Margaret McGhie was a Depression era child who grew up in western Nevada, where her grandparents were ranchers. Her mother, a native Nevadan, married an Italian immigrant, and she recalls moving a lot. Margaret attended a business college in Reno and eventually moved to Las Vegas, where she worked for Basic Magnesium (BMI) in Gabbs, NV and then later for a remanufacturing company where she verified rocket measurements. Only 16,000 people resided in Las Vegas in post World War II days when she moved there for work as her husband returned from military service. At the time lots for homes were selling in the new development of John S. Park. Using the GI bill the young couple became one of the first home owners on the street. The land had formerly been a ranch and orchard making it a beautiful spot. Due to post-war building material shortages it took nearly two years to finish the house construction. To this day Margaret lives in the home where she and husband raised four children. She recalls the neighborhood fondly and describes some of the activities that kept them busy, where they shopped, and how her children attended John S. Park Elementary School and then the local parochial schools. She describes how the town changed from a 10-minute cross-town drive and how the fact of living close to the Strip had little impact on their life. People moved from the neighborhood as the city grew, she says, moving to newer and nicer homes in Spanish Oaks and then Summerlin. The John S. Park neighborhood has changed from a formerly large Mormon demographic to a notable increase of Latino population. She sees the historic designation as a signal of pride in ownership for residents.
[Transcript of interview with Margaret McGhie by Suzanne Becker, November 21, 2008]. McGhie, Margaret Interview, 2008, November 21. OH-01257. [Transcript.] Oral History Research Center, Special Collections & Archives, University Libraries, University of Nevada, Las Vegas. Las Vegas, Nevada.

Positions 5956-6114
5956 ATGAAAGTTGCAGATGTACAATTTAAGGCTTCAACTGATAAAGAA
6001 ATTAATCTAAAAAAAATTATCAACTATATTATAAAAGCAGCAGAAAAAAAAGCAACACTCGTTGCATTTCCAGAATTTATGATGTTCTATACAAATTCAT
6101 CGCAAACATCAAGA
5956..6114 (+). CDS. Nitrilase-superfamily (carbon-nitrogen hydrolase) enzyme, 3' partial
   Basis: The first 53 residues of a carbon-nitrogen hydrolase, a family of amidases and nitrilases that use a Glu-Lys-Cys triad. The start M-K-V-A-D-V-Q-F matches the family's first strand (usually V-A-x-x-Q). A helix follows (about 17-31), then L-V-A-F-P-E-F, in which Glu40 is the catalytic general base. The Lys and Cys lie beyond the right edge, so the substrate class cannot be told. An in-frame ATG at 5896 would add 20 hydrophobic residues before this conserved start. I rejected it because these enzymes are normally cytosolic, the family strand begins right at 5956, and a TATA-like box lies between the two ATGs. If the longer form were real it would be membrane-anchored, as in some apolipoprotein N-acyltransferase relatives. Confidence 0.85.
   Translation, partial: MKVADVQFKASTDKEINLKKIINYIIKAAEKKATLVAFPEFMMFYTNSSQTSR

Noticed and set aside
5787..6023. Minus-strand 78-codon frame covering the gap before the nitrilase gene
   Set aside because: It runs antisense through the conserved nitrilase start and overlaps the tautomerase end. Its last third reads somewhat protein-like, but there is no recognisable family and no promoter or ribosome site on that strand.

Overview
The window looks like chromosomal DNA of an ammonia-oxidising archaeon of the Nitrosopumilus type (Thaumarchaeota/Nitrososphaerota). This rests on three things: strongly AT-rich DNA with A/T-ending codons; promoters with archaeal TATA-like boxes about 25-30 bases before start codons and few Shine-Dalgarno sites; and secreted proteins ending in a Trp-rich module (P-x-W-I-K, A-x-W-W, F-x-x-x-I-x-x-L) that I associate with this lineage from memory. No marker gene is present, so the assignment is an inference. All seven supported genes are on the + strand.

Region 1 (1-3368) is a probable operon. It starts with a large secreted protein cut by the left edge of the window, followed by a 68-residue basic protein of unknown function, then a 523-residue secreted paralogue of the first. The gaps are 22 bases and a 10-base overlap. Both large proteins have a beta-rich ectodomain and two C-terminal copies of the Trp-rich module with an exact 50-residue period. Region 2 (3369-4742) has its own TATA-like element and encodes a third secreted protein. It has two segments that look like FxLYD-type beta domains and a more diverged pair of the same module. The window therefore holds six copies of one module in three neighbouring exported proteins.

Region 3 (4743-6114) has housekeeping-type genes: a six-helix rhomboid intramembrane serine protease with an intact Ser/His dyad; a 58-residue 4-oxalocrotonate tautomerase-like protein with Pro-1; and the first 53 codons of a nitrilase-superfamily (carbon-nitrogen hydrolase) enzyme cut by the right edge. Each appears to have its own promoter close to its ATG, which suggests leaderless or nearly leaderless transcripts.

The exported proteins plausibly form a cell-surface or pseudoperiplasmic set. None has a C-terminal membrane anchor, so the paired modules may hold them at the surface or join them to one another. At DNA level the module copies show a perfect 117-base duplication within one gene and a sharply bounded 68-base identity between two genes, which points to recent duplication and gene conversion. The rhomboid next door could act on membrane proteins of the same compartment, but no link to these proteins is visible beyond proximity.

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An Interview with Margaret McGhie An Oral History Conducted by Suzanne Becker Voices of the Historic John S. Park Neighborhood Oral History Research Center at UNLV University Libraries University of Nevada Las Vegas © Voices of the Historic John S. Park Neighborhood University of Nevada Las Vegas Libraries 2010 Produced by: The Oral History Research Center at UNLV Libraries, Director: Claytee D. White Project Creators: Patrick Jackson and Dr. Deborah Boehm Transcriber and Editor: Laurie Boetcher Editor and Production Manager: Barbara Tabach Interviewers: Suzanne Becker, Barbara Tabach, Claytee D. White ii Recorded interviews, transcripts, bound copies and a website comprising the Voices of the Historic John S. Park Neighborhood Oral History Project have been made possible through a grant from the City of Las Vegas Centennial Committee. Special Collections in Lied Library, home of the Oral History Research Center, provided a wide variety of administrative services, support and archival expertise. We are so grateful. This project was the brainchild of Deborah Boehm, Ph.D. and Patrick Jackson who taught at UNLV and resided in the John S. Park Neighborhood. As they walked their community, they realized it was a special place that intersected themes of gender, class, race/ethnicity, religion, sexuality and gentrification. Patrick and Deborah learned that John S. Park had been listed on the National Registry of Historic Places and that original homeowners, local politicians, members of the gay community, Latino immigrants, artists and gallery owners and an enclave of UNLV staff all lived in the neighborhood. Therefore, they decided that the history of this special place had to be preserved, joined with the Oral History Research Center at UNLV Libraries and wrote a grant that was funded by the Centennial Committee. The transcripts received minimal editing that included the elimination of fragments, false starts and repetitions in order to enhance the reader's understanding of the narrative. These interviews have been catalogued and can be found as non-circulating documents in Special Collections at UNLV's Lied Library. Deborah A. Boehm, Ph.D. Fulbright-Garcia Robles Scholar 2009-2010 Assistant Professor, Anthropology & Women's Studies Patrick Jackson, Professor John S. Park Oral History Project Manager Claytee D. White, Director Oral History Research Center at UNLV Libraries iii Interview with Margaret McGhie November 21, 2008 in Las Vegas, Nevada Conducted by Suzanne Becker Table of Contents Introduction: born Dayton, NV, lived at father's ranch in Weeks, NV, father loses ranch during Great Depression, family travels around northern NV, graduated from high school in Fernley, NV, childhood memories of living on the ranch and moving about during the Great Depression, different jobs held by father until WW II 1 Memories of the Great Depression: homelessness, traveling from town to town looking for work 3 Graduates from business college, takes job with Soil Conservation Service in Caliente, NV, meets and marries railroad brakeman Charles (Lynn) McGhie (1942) 4 Family background: mother bom in Wadsworth, NV; father immigrated from Lucca area of Tuscany, Italy (ca. 1915) and had many relatives in Dayton; many Italian immigrants came to Nevada, engaged in farming and ranching; maternal grandfather owned ranches and a dairy 5 Attends business college in Reno, NV; works as legal secretary for attorney Ioannes Lougaras; takes Civil Service job in Caliente, NV; husband drafted during World War II; leaves job to travel with husband 6 Charles McGhie's military service; Margaret McGhie's return to NV and work for a magnesium plant in Gabbs, NV; transfer to BMI (ca. 1944) 7 First impressions of Las Vegas and Henderson (ca. 1944): warm weather, clean air and water, kind and generous people, small population 9 Margaret McGhie goes to work as inspector for U.S. Navy rocket plant in Henderson. Charles McGhie returns from the war (ca. August 1945), resumes job with railroad. They rent a house in North Las Vegas, and then buy a home in the future John S. Park Neighborhood. 9 John S. Park Neighborhood: beginnings and early recollections of area 11 Birth of first child, Randall McGhie (1946) 12 Participation in recreation and sports: Old-timers' Club, Helldorado 13 Description of downtown Las Vegas (ca. late 1940s): stores, shops, cafes, courthouse, local activities (high school sports, movie theaters 13 Participation in parent-teacher organizations, Girl and Boy Scouts, etc.; schools attended by children 14 Involvement in politics in the John S. Park Neighborhood. Margaret goes to work for First National Bank of Nevada (ca. 1965). Role of politics and accessibility of politicians in Las Vegas. 15 Evolution of the Strip from individually-owned hotel/casinos to Howard Hughes and the corporations. Entertainment on the Strip. 16 Relationship of John S. Park Neighborhood to the Strip 17 iv Advent of Howard Hughes and "corporatization" of the Strip. Impact of Las Vegas growth on John S. Park Neighborhood. Changes in the Neighborhood: smog, traffic, population 18 Significant events in the John S. Park Neighborhood: house fires, murder 19 People who lived in the John S. Park Neighborhood: Bunker family, Gallo family 20 Changing demographics in the John S. Park Neighborhood: more Hispanic residents, young families 21 Reflects on what she likes most about living in John S. Park Neighborhood: sentimental attraction to house, children grew up there, convenience for shopping 22 Thoughts on John S. Park Neighborhood historic designation and hopes that pride of ownership will continue in the Neighborhood. Comments on homelessness and crime in the area. 22 Final comments: paving of Charleston Boulevard; Mormon population, early Henderson, lives of her children 23 Preface Margaret McGhie was a Depression era child who grew up in western Nevada, where her grandparents were ranchers. Her mother, a native Nevadan, married an Italian immigrant, and she recalls moving a lot. Margaret attended a business college in Reno and eventually moved to Las Vegas, where she worked for Basic Magnesium (BMI) in Gabbs, NV and then later for a remanufacturing company where she verified rocket measurements. Only 16,000 people resided in Las Vegas in post World War II days when she moved there for work as her husband returned from military service. At the time lots for homes were selling in the new development of John S. Park. Using the GI bill the young couple became one of the first home owners on the street. The land had formerly been a ranch and orchard making it a beautiful spot. Due to post-war building material shortages it took nearly two years to finish the house construction. To this day Margaret lives in the home where she and husband raised four children. She recalls the neighborhood fondly and describes some of the activities that kept them busy, where they shopped, and how her children attended John S. Park Elementary School and then the local parochial schools. She describes how the town changed from a 10-minute cross-town drive and how the fact of living close to the Strip had little impact on their life. People moved from the neighborhood as the city grew, she says, moving to newer and nicer homes in Spanish Oaks and then Summerlin. The John S. Park neighborhood has changed from a formerly large Mormon demographic to a notable increase of Latino population. She sees the historic designation as a signal of pride in ownership for residents. vi Interview with Margaret McGhie November 21, 2008 in Las Vegas, Nevada Conducted by Suzanne Becker Margaret, thank you very much for meeting with me today. You're welcome. I'd like to begin with, just tell me a bit about your history here. You mentioned that you're a native, so where were you born and when? I was born in Dayton, Nevada. At first we lived at my dad's ranch in Weeks, Nevada, which is close to Fort Churchill [State Historic Park[. And then he lost his ranch during the [Great] Depression, so we did a lot of traveling around northern Nevada, different towns where he could find work to do, and finally ended up in Fernley, Nevada where I graduated from high school. Where is that? It s about thirty miles out of Reno [Nevada]. They call it a bedroom community for Reno. Now tell me a bit about what it was like, growing up there. What kinds of things did you do? It was idyllic, especially when we lived on the ranch. We were sort of pampered by all the workmen. My grandfather and grandmother lived in the old Buckland Ranch. My grandfather owned it until he died. So it was nice growing up there, but then during the Depression it was a little more difficult, you know. It seemed like we'd just get used to one school and we'd have to move, so it was starting all over again, making new friends and that. But northern Nevada was very nice, with one exception, the very cold winters up there. And we always played outdoors a lot during the summertime. We went barefoot and just had a great time. 2 Do you have siblings? Yes, I had five brothers and sisters. Oh my. Where are you in the order of things? I'm the oldest, or eldest, whichever is correct. [Laughing] So you had probably some responsibility for them, too. I did. I had to help a lot. Two of my siblings have died. I still have a brother in Canada and a sister in Illinois and then another sister in Washington, D.C. I was going to ask if you were all still here in Nevada but it seems like you've dispersed. And so you mentioned your father was a rancher, and your grandfather as well? Yes. He raised cattle, and when they were at the Buckland Ranch they had an orchard. I remember a big cherry tree, right next to the house there, and they had apple trees and, you know, different animals, mainly cattle and horses. And did you and your siblings help out? Did you have chores around the ranch? Well, I think I was six-and-a-half years old when we moved from the ranch, and the sister who's next to me was two-and-a-half years younger than I, and then I had a little baby brother at that time. So you were very young. Mm hmm. So we just mainly wandered around the ranch and played with the animals. We had a cat and we made a pet out of one of the pigs. [Laughing] I don't remember ever being unhappy there. It was just idyllic. And so when you left there you went to? 3 We had to leave the ranch and we were homeless there for a while, so we lived with relatives in Dayton, and then my dad was able to get a job with the lumber mill in Loyalton [California], so that's where I started school. And from there we went on to Dayton and Carson City and Wadsworth and Fernley. We lived in all of those places while I went to school. OK. And because of the times, you guys were moving around, and was your father getting different jobs at that time? Yes. At first he took anything he could find, like in Dayton he was working in a mine, and that was not too pleasant. He didn't like that but he stayed with it until he found another job, which was in Loyalton in the lumber mill. But that was only temporary. And eventually he ended up with the Highway Department and he worked for them for at least six or seven years until World War If broke out, and then he was able to get a job with the Navy in Hawthorne, and that's where he worked until he retired. Now this is during the times of the Depression? Oh, yes. It was from about 1929 or '30 up until I graduated from high school in 1940 and I left home at that time. So what do you remember, what are some of the things that stand out in your mind of just what that time was like? Well, one thing I remember that sticks in my mind is our schoolteachers used to tell us that there were slightly over a hundred thousand square miles in the State of Nevada, and that the population was right around a hundred thousand, so there was one square mile for each person living in Nevada. Reno was the largest city and I think at that time it was around 25,000. 4 Living up there, did you hear a lot about Las Vegas at that time? Not a lot. When I graduated from business college, I applied for a Civil Service job, and one of my applications came down to the Las Vegas [Army Air Corps] Gunnery School, which is now Nellis [Air Force Base], And I remember getting a letter back, telling me that I probably wouldn't like Las Vegas. It was signed by one of the officers. For some reason he didn't think I would like it down here. So, in those days if you took the Civil Service test and you were one of the top three, they had to offer you a job, you know, or they had to choose one of the top three. So I guess he talked me out of it and I stayed up there until they offered me a job in Caliente, Nevada. I worked for the Soil Conservation Service there. That's where I met my husband. And what is his name? Well, his name was Charles McGhie, but everybody called him by his middle name, Lynn, Lynn McGhie. He worked for the railroad. How did you guys meet? Actually we met at a dance. I went to one of the local dances there, and I had gone with someone else but he kept asking me to dance. [Laughter] And after that we started dating. I guess that persistence was good. Mm hmm. He was very persistent. Now, just to go back a little bit and I want to come back to that point, but you had mentioned when we were talking earlier that your father was also a native of Nevada. No, my mother. My father came over from Italy in, I believe it was 1915. And he was just a boy, sixteen years old. 5 And do you know why they came from Italy? He had brothers who had preceded him, coming over here. One of them eventually went back to Italy, but one of them stayed. And he had cousins. He had a lot of relatives in Dayton. A lot of people came from his section of Italy. It's the Lucca area, you know, Tuscany. A lot of the people who came to Nevada were from there. In fact, my sister just sent me a recipe book, and it was published by the University Press, I believe, but these are all people who had come from Italy, and it has a little history on each person, and one of these persons is related to us. I guess a cousin, yeah. [Showing book] She's I think right here. This lady here, she was related to my grandmother. And there's another one who's a cousin, but I don't know where it is. But anyhow, Reno had a lot of Italian people in those days. And so did Dayton. Dayton was almost all Italians, because they were into ranching and farming and that was ideal. They really cultivated that land and turned the sagebrush into farms and ranches. Sure, and so much space, too. Now your mother was a native? Yes, she was born in Wadsworth, Nevada. My grandfather had a ranch there, as well as several other ranches, and he also had a dairy. He used to furnish dairy products and vegetables to the residents of Wadsworth, and at that time it was quite a busy little city because the railroad yards were there. And later on they moved them to Sparks [Nevada], What a very interesting history. And so, now, back a little bit to when you met your husband. Well, actually you mentioned that you'd gone to business college. Where did you do that? I went to a Reno business college. And I worked for an attorney in Reno who was named Ioannes Lougaras. He was Greek. 6 And so what did you do for him? I was his legal secretary. And I worked there until I got a Civil Service job because I was making only fifteen dollars a week on my first job. Of course that was sort of standard for those days. People weren't getting paid much more than that. And then I was able to go to work on my Civil Service job, I was making quite a bit more, and I stayed there until my husband was drafted into the service. And then I traveled around with him, over various parts of the country. Now, do you remember what year that was that you met? We met early in 1942 and we were married in September of '42. So we didn't know each other very long. And at the time he was with the railroad? And what was he doing? He was a brakeman. And you had just started working for the Soil Conservation Service. Did you continue working for them? I did for a little while. They transferred the office up to Ely [Nevada] and I moved up there, but eventually came back to Caliente when we got married. And how long after you got married was he drafted into the service? It wasn't very long. It was several months. Can I ask how old you were when you got married? I was twenty and he was twenty-one. We were young. And so where did he initially go to when he was drafted? Well, he was first sent to Florida, and several months later I got on a train and joined him there, and got a job. 7 Where in Florida were you? I was staying in Jacksonville and he was at Camp Blanding, which is near Gainesville. And then later on he was sent to Fort Benning [Georgia] and I followed him. I went to Columbus, Georgia. Got a job there. And were these still Civil Service jobs that you were getting? No, no. I tried to get into Civil Service jobs but usually, by the time they got around to offering me anything, I was already working somewhere else. They're a little slow. [Laughter] So I worked for an insurance company in Jacksonville, and I worked for Sears [Roebuck and Company] in Columbus, Georgia. And in Nashville [Tennessee] I went to work for the Methodist publishing company, and in Indiana for the State Board of Health. So I had a variety of jobs. And then from Indianapolis [Indiana] he was sent overseas. Now he was in the [United States] Army? Mm hmm. And where was he stationed overseas? First, he was sent to England, and then he landed in Normandy, a few days after D-Day, and he was all through the heavy fighting and everything, and ended up in Germany, at the end of the war, and was in the Army of Occupation for six months. And he was just getting ready to go to Japan when they dropped the bomb, so he got to come home. Now when he went overseas, where were you living? At that time, I came down to Las Vegas and applied for a job out at Basic Magnesium [Incorporated, BMI], And they said they needed somebody in Gabbs, Nevada, so they asked me if I would be willing to go up there. And I did. How was that? 8 I liked it. It was rather strange. It's surrounded by mountains. It's a valley and mountains all around. And it seemed to be protected from the really cold weather that was on the west side of the mountains, so it was nice there. I liked it. I worked in a department, it was called Plant Protection, and there were thirty men, and I was the only female. Really! Now how was that? It was great. I liked it. [Laughing] But they were all older men. I was just a young girl. They were too old to go into the service. At that time, many of the young men had either enlisted or been drafted. You mentioned that you came to Las Vegas for BMI. But what drew you here? Well, after the war ended in Europe, they closed down the plant in Gabbs. It was a magnesium plant. And so I hadn't decided what to do but one of the officials from Henderson [Nevada] was in the office one day, and he asked me what I was going to do and I said I didn't know and he offered me a job down here at BMI in Henderson. They used to call it Basic. And so I took advantage of that and came down here. Lived in one of the apartments they had for workers in Henderson. And what year was this? About 1945,1 think, when I first came. And so what were your first impressions of Las Vegas? What was Las Vegas like in 1945? Well, I liked Las Vegas. The first time I ever came through here, it was February and it was warm, just like it is today, and I thought, oh, how wonderful, because I had come from cold Reno. But I liked Las Vegas a lot. I still think back to those days and how nice it was because we had clean air and our water came from artesian wells, you know. It was 9 very nice. And people were very kind and generous. There was a whole different attitude then than there is now, I think What was the city like at that time? It was small. There were about 16,000 people. And I think we only had one stoplight in the whole city, and that was downtown. [Laughter] Now, when you first came here, you were working at Basic and you were living in the housing over there in Henderson. What was Henderson like at that time? It was a busy little town. All the houses were company houses. The apartments were mainly for the single people who worked as stenographers and secretaries and so forth. Just a few married couples, I guess, were living there. At the plant itself, there was a cafeteria. That's where we ate most of our meals. It was a fairly large industry for Las Vegas and for Henderson at that time. It was. And later on, a remanufacturing company came in there, and they were making rockets for the [United States] Navy, and paying quite a bit more than Basic was, so I applied for a job with them, and got a job there, and worked there until my husband was on his way home. What kind of job did you do there? I was an inspector. I had to measure the rockets and make sure that they were exactly right. So you got to see all that stuff up close. And what year did your husband come back? Well, it was late in 1945, about August. I may be wrong on the date that I first went to Henderson. It might've been 1944.1 probably have a record of it somewhere. 10 So he comes back in 1945. Did he come to Henderson with you? Well, I went back to Caliente where his folks were living, and he took off a month or two before he went back to work, but they saved his job for him, so he went back to work for the railroad. I think that most of the employers did that in World War II. So he was working at the railroad. Now how did you end up back down in Las Vegas? We rented a house in North Las Vegas. His brother bought a lot on Sixth Street. They were selling these lots for something like $750. And his brother kept talking to him and saying, You should buy a lot. And so one day, we went to see Franklin and Law, the builders for this area [John S. Park Neighborhood] who were selling the lots. And Mrs. Juanita Law said that they were no longer selling the lots without giving them an option to build on the property, so in order to buy a lot we had to offer them the opportunity to build a house. [Laughing] So we were just kids and we said OK. And it worked out good. Because of the GI Bill, we were able to get the house, have it built for nothing down. A couple of questions. When you came from Caliente and you were in North Las Vegas, had you come down just to be with family or was there a job down here? No, no. He worked out of Las Vegas when he came back. We could've stayed in Caliente but I was not too fond of that place. OK, so you were wanting to get out of there and so he came down to work out of Las Vegas and stayed with his brother? Well, no, we didn't stay with his brother. We rented a house in North Las Vegas. Then about a year later we had our first child. Just to back up for a minute, you looked at the lot on Sixth Street, is that right? 11 Well, it included all this area. They had purchased their lots on Sixth Street, but those were all sold out. OK. But this lot here is what you [purchased]. There was nothing here, you know, so we were able to pick out which lot we wanted. And was this the original lot that you picked out? And this is the house that you had built. Mm hmm. Originally there was a farm here. This little park down here, the [Mary] Dutton Park, it was named after the Duttons. They had a ranch here and an orchard and they grew vegetables. From Ninth Street up to Fifth Place, I believe. And between Charleston [Boulevard] and Franklin [Avenue]. They had come here, I think for health reasons, from North or South Dakota, I forget which, but there's a whole history about them, too. So when you purchased this lot, how many other houses were on this street at this point? The Gibson house. That was Fred Gibson. I believe he was a vice-president of Basic Magnesium [Incorporated, BMI], or president. He was in charge of the plant, in Henderson. And the house next door hadn't been built yet. This house they started on shortly after we moved in, so they got them built pretty fast, but there weren't too many houses on this street when we moved in. And this was 1945, '46? Forty-seven. They started it in 1946 but, because of the war, materials were hard to come by, and so they were a little slow in building it. 12 So you ve been living here basically since the inception of what we now know as the John S. Park Neighborhood. What are some of your earliest recollections of this area? Well, everything beyond Franklin [Avenue] on that side was desert. And then when they started building around, they brought in Army surplus buildings for the school, until they could build a permanent school. And since then, that school has been torn down and it's now an Edison school. This is a fairly brand-new school, the John S. Park [Elementary] School. It was a nice neighborhood. There were doctors and dentists and quite a few railroad people who lived in this area. So it sounds like, when you first got here, the neighborhood was just starting to become populated, but there were already a number of people in this area. A lot of young families and children. And then you mentioned that you shortly after had your first child, after you got here? He was bom in July 1946. What is his name? Randall McGhie. We call him Randy. And your husband was still with the railroad at this time? Mm hmm. And did you do a lot of activities? My husband was quite an athlete. He was on the state high school basketball champion team from Panaca [Nevada], the one in 1939, and they had beat out all the large schools 13 to win. And he played baseball. He played on local teams here until he was thirty-five or a little older. And so part of our recreation was going to his games. And did he play like in the area here? Was there a place [to play]? Mm hmm. They had city teams and they had quite a large recreation department downtown. The Squires Park area had a Softball field and we used to go down there and he played softball. In the wintertime he played basketball. And also local, around here, there were places that he could do that? Mm hmm. That was our main recreation. There was a club that the railroad people had, the Old-timers Club, and they had dances and picnics and things and we took part in that. The town used to have like the annual Helldorado. That was always exciting. There were parades, usually three or four parades on succeeding days. What was the downtown area like? Was that where the main hub of activity was? Yes, there were some nice department stores down there. Ronzone's [clothing store], which later became Diamond's and eventually closed. There was a J.C. Penney store and a Sears store, and a lot of small shops, dress shops and drug stores and little cafes. It was very nice. The courthouse was a lot smaller downtown, and it was surrounded by a big lawn, and large trees. There used to be a lot of Cottonwood trees. Were there a lot of activities that went on, a lot of things to do downtown? Well, you know, they were mainly local things, like we used to go to the high school basketball games and football games. There were three movie theaters, I think, downtown. At least two. There was one on Fremont Street and one I believe on Second Street. And then later on we had the drive-in movies, and when we had the children we used to go to those. There was one off the Boulder Highway, and there was that one out 14 in the northwest. I think the one in the northwest, off maybe Rancho Road [Drive] or Tonopah Highway [U.S. Highway 95], As the neighborhood grew, I suppose you saw a lot of activity happening. Were there any kinds of social events or activities that happened within the neighborhood, community events kinds of things? Most were community events, you know, like just going downtown and having dinner downtown. You know, I wasn't really a very social person because I was so busy with four children. I did take part in the parent-teachers organization and Girl Scouts and Boy Scouts. What schools did they go to? They started at John S. Park [Elementary School] but then I enrolled the two oldest boys in St. Joseph's [Elementary] School, and later on they transferred to St. Anne [Elementary School] when that was built, and went all through St. Anne's and [Bishop] Gorman High School. What about the politics of the neighborhood, and I guess by "politics" I mean what was the political climate like around here? Did you ever get involved in politics and stuff? Oh, yes. We knew a lot of the politicians. We went to political rallies and that, and it seemed at that time most people were Democrats in Nevada, before Ronald Reagan [Republican, U.S. President, 1981-1989], Ah, so Nevada was a more Democratic state. At one time, right. Then I went to work for First National Bank of Nevada, when my children were a little older. That was around 1965. And I met a lot of the politicians then. 15 I think that s one thing that's very interesting about Las Vegas at least is, I mean even now as the city is big, there still seems to be a very strong political climate. City politics play a very big role here, and the politicians seem somewhat accessible. They are. When I worked in the bank, Governor Grant Sawyer, he was a former governor [1959-1967] at that time, he was one of my customers and very friendly and nice and I really liked him. And a lot of the politicians that were, you know, not so high up, I can't think of anyone in particular right now, [were the same]. Many of the lawyers used to come in. Richard Bryan [Governor, 1983-1989; U.S. Senator, 1989-2001], when I first went to work, he was a lawyer in the Bank of Nevada Building and he used to come into our branch every once in a while. Very friendly and nice. Everybody liked him. It's a small community in a way. It really is. And what were the local politics like in this neighborhood? Did you have a sense of that at all? You know, it just seemed to me that things were usually pretty well run in the City. We had some good mayors. Mayor [Bill] Briare, whom I remember particularly. He wanted a high-speed train built from Las Vegas to Los Angeles [California], He was way ahead of his time. That never materialized but it would've been a good thing. At that time, when we first came here, there were two hotels on the Strip, the El Rancho [Vegas] and the [Hotel] Last Frontier. The El Rancho [opened in 1941] was the first one. And it wasn't until Howard Hughes came that the corporations started coming in and buying up everything on the Strip, and just changing the whole atmosphere of Las Vegas, you might say, you know. Before that it was much friendlier. Can you talk a little bit more about that because the Strip has become such a huge part of Las Vegas, and this neighborhood is in very close proximity. Right. And some of those Strip people used to live in this area, too, you know, on Fifth Place and Sixth Street. Did you know many of them? I didn t personally know any of them, you know. I know that you could go into any hotel and see a floor show for the price of a meal. Did you go? Oh, yes, we used to see a lot of shows. For the price of two drinks, you could see the second show. So they were practically free. But we saw people like Red Skelton and Joe E. Lewis. Some of the people you've probably never heard of, but they were popular at that time. The Harmonicats [a mouth organ trio]. And once in a while you'd see one of the Hollywood stars. They used to wander around. They seemed to like Las Vegas and they came here a lot. So when you first got here, the Strip was not really the Strip as we know it today. No. They gradually built more hotels. The Club Bingo was just a nightclub, and then later it was turned into the Sahara Hotel [and Casino]. And then I'm trying to think whether the Desert Inn [Hotel and Casino] came first or [another], I think the Desert Inn. And there were some others. And then the Flamingo [Hotel and Casino], but [Benjamin] Bugsy Siegel didn't invent Las Vegas, you know. If you see the movie [Bugsy] it looks like there was nothi